Well, for knnmatch you effectively need a vector of vector of knn match, since first you have the best Dmatch for a specific keypoint pair, then you have a vector for all Dmatchs of the image, then a second vector allowing you to store the second best matches with the same structure

This said, beside the change you show in this answer, is the code present in the question works correctly now?

2015-02-12 13:47:47 -0500 answered a question ORB - object needs to be very close to camera

Let's do some maths:

Your camera has a 640x480 resolution, is 6 inches away from the scene and has a lens with some focal length (I don't know, look on the spec). So, imagine that, given these parameters, 1 pixel on the image represent 1x1 mm square (or about 0.04'') in reality (this is a random value I chose, it actually depends of the focal length of your lens, the size of the captor, etc.) (If you don't want to calculate, just print a calibration grid with squares of a known dimension and count how many pixels are used to represent a single square...)

Now, you move the exact same camera to a distance of 48'' (4 feet), which is 8 times farther. Then, 1 pixel will represent a region of 8x8mm (about 0.32''). So, your number of pixels per inch has actually decreased! It means that you are no longer able to see fine details. So, when you do an ORB detection on the image, you actually no longer have the same image than in the first setup, or maybe the number of pixels per inch is too low to represent meaningful keypoint.

So, it seems to be the cause of the problem. Now, how to solve it? Well, it is not possible if you keep the same setup. I assume that you cannot place the camera close enough (6''), so you may need to use a lens providing a relevant level of zoom, or choose another camera with a sensor that allow an higher number of pixels per inch. Note that I assume all of this make some sense to you. If not, just ask in a comment and I'll try to point you to the right learning resources...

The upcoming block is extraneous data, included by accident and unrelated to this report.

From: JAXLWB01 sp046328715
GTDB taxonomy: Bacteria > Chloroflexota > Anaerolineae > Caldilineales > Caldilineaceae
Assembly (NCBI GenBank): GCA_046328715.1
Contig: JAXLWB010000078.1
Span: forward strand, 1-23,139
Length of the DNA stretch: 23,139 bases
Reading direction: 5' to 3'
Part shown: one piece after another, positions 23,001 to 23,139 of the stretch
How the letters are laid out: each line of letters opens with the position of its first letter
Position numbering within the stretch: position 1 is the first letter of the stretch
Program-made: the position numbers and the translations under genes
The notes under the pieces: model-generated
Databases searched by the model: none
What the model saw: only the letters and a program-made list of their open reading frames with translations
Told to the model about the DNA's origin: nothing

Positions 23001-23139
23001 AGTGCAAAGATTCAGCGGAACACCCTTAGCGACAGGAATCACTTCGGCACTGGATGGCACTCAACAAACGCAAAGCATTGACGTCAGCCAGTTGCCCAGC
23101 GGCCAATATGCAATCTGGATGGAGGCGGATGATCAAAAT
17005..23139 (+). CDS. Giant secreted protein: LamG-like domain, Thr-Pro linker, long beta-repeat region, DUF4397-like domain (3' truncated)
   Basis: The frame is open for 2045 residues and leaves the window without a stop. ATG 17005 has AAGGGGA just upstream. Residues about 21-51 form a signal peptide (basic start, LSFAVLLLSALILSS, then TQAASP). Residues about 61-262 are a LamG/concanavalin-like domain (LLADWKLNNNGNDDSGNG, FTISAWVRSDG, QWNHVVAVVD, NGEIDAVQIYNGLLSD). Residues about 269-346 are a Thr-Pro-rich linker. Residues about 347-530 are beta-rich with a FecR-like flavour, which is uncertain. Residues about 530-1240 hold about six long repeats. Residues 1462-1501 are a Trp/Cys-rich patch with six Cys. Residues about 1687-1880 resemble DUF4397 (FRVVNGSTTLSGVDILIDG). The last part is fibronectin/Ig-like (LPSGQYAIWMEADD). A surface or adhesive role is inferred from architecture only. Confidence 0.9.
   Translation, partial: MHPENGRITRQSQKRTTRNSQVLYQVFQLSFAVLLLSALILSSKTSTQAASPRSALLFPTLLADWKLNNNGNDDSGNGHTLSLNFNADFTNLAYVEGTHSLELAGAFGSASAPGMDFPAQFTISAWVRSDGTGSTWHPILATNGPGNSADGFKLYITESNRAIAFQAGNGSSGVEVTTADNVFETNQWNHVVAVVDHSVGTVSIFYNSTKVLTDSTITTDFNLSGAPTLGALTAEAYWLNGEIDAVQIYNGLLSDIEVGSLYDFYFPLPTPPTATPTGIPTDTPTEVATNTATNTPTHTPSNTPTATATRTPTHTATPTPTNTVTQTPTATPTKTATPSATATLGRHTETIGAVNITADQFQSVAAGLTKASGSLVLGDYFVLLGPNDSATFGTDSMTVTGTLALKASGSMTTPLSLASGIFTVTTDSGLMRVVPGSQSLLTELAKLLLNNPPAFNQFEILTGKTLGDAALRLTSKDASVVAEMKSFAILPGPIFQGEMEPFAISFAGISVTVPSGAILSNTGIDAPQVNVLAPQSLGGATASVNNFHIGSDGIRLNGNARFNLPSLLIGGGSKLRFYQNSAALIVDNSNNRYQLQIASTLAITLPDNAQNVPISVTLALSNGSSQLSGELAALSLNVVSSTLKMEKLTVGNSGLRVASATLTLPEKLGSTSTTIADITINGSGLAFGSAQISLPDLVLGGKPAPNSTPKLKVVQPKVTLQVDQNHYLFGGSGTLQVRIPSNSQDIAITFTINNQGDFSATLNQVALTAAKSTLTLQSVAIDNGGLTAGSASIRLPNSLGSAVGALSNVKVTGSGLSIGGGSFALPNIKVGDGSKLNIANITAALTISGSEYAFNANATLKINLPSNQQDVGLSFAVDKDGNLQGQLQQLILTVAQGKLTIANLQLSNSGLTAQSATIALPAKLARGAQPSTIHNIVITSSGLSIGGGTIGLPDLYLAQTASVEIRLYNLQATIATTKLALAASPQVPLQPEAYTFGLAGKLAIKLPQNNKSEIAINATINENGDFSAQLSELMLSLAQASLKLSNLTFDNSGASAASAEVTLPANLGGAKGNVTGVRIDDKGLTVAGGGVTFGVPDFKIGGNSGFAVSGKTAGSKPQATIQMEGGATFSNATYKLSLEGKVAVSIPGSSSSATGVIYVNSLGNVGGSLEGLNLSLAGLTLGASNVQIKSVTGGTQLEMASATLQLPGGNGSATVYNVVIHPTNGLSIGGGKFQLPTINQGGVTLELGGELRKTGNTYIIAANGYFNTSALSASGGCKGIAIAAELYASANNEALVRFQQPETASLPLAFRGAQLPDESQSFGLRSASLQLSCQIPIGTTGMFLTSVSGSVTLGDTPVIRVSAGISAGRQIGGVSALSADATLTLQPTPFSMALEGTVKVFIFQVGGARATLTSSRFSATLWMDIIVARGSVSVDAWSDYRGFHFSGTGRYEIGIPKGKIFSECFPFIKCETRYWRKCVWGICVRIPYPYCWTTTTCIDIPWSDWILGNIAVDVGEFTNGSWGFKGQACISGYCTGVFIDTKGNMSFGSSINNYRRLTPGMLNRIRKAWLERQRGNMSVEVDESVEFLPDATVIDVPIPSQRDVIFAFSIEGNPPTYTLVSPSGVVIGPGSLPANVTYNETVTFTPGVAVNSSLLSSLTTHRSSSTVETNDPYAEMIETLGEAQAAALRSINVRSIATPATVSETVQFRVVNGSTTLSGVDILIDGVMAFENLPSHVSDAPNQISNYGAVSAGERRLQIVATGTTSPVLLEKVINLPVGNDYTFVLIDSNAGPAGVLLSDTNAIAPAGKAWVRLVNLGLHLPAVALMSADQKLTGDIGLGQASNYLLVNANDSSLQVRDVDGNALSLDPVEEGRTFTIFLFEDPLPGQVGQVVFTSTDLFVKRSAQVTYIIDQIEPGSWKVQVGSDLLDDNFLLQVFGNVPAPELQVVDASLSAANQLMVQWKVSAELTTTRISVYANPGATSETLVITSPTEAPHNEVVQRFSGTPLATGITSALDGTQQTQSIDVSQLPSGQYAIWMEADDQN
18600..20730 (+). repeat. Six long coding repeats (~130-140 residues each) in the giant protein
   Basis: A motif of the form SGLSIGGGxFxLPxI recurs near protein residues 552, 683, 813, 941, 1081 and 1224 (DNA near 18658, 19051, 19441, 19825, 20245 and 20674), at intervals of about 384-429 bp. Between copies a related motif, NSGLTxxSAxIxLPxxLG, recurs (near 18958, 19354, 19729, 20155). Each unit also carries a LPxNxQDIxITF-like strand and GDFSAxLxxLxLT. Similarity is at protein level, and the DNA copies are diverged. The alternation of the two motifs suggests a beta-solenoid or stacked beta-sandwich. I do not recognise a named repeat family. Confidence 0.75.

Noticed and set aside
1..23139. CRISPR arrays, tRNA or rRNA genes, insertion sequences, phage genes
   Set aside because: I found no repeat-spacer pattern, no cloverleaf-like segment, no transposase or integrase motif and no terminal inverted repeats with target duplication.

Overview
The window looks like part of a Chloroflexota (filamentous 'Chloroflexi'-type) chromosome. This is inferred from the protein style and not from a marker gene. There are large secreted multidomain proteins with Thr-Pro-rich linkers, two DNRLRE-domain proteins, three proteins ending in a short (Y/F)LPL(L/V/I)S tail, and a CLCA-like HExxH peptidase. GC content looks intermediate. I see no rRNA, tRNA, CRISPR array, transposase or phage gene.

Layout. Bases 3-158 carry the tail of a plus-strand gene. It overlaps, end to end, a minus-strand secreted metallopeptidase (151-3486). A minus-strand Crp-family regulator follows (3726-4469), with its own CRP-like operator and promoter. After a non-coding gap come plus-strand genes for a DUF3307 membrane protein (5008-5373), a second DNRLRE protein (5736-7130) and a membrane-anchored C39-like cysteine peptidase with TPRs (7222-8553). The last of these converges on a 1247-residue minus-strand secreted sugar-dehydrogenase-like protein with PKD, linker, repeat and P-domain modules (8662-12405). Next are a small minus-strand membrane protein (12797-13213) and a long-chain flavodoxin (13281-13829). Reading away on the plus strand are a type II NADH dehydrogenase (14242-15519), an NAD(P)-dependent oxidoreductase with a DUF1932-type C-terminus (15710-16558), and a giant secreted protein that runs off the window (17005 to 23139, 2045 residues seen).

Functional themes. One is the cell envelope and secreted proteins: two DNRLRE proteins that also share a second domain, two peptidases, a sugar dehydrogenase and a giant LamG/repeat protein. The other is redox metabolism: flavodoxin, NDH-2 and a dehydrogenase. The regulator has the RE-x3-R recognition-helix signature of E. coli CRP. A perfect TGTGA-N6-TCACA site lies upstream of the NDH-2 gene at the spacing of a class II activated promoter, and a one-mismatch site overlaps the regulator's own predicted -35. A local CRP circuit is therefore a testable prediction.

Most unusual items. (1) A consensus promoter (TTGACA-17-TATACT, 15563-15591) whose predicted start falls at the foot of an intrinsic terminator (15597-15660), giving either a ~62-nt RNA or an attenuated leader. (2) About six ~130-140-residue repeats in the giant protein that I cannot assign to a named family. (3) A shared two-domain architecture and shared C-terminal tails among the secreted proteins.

2015-02-05 08:13:08 -0500 answered a question findHomography generating an empty matrix

I asked the question on another site and someone had a good answer I think so here is a quick summary:

There is a bug report about using RANSAC or Least Median with findhomography() in OpenCV3. It seems to be common that it returns an empty matrix sometime. According to the bug report, it is likely related to a "new" implementation of Levenberg-Marquardt solver.

Meanwhile, I had already implemented the quick fix suggested by the author of the answer on the other site, namely checking if the matrix is empty after using findHomography() then taking appropriate action.

So that's it for now, I'll probably look for another implementation of the solver, maybe the one used in OpenCV 2.4.9-10...

2015-02-04 14:37:43 -0500 asked a question findHomography generating an empty matrix

When using findHomography():

Mat H = findHomography( obj, scene, cv::RANSAC , 3, hom_mask, 2000, 0.995 );

sometime, for some image, the resulting H matrix stays empty (H is a UINT8, 1x0x0). However, there is clearly a match between both images (and it looks like good keypoint matches are detected), and just a moment before, with two similar images with similar keypoint responses, a relevant matrix was generated. Input parameters "obj" and "scene" are both a vector of Point2f containing various coordinates.

Is this a common issue? Or do you think a bug might lurk somewhere? Personally, I have processed hundreds of images where a match exists and while I have seen sometime poor matches, it is the first time I get an empty matrix...

EDIT : This said, even if my eyes think that there should be a match in the image pairs, I realize that it might confuses some portion of the image with an other one and that maybe there is indeed no "good" match.

So my question would be: How does findHomography() behave when it is unable to find a suitable Homography? Does it return an empty matrix or will it always give a homography, albeit a very poor one? I just want to know if I encounter standard behaviour or if there is a bug in my own code.